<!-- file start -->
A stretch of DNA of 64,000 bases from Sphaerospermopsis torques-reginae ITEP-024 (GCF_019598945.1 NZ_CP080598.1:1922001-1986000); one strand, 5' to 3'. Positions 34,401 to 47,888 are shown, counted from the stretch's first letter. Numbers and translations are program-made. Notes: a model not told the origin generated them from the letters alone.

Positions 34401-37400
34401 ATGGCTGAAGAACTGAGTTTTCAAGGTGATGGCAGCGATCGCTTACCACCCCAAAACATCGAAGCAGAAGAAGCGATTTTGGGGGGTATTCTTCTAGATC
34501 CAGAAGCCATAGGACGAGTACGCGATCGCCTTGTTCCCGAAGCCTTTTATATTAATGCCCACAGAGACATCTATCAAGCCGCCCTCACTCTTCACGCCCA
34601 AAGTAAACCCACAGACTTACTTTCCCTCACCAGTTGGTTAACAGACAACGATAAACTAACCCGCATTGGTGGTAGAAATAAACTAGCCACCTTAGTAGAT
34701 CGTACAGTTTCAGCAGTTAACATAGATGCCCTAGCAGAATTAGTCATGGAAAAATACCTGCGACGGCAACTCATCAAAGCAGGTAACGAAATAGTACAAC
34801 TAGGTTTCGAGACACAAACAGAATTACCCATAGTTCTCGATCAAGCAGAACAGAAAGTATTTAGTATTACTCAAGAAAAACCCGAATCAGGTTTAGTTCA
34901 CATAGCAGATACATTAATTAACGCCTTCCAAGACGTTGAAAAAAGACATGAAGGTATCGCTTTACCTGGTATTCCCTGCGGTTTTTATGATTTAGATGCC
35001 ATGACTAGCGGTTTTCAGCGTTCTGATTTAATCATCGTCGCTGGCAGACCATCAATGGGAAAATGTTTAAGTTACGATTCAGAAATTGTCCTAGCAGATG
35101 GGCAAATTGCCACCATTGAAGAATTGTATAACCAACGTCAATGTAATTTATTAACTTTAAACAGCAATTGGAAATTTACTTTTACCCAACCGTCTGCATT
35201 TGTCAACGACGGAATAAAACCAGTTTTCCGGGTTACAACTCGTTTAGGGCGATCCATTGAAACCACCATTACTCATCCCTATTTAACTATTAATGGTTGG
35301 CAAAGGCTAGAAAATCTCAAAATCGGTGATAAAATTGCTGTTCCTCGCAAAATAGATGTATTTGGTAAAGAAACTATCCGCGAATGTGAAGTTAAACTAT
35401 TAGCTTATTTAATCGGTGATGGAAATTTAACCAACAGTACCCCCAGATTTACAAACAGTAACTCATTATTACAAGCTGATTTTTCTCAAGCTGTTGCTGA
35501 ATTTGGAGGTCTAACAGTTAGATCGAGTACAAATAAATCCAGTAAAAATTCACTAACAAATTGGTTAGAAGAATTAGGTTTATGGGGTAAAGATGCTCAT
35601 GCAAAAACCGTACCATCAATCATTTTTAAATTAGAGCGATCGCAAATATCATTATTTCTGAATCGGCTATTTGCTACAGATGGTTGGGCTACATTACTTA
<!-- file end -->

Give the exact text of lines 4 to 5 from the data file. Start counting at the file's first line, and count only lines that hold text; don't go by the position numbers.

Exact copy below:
34501 CAGAAGCCATAGGACGAGTACGCGATCGCCTTGTTCCCGAAGCCTTTTATATTAATGCCCACAGAGACATCTATCAAGCCGCCCTCACTCTTCACGCCCA
34601 AAGTAAACCCACAGACTTACTTTCCCTCACCAGTTGGTTAACAGACAACGATAAACTAACCCGCATTGGTGGTAGAAATAAACTAGCCACCTTAGTAGAT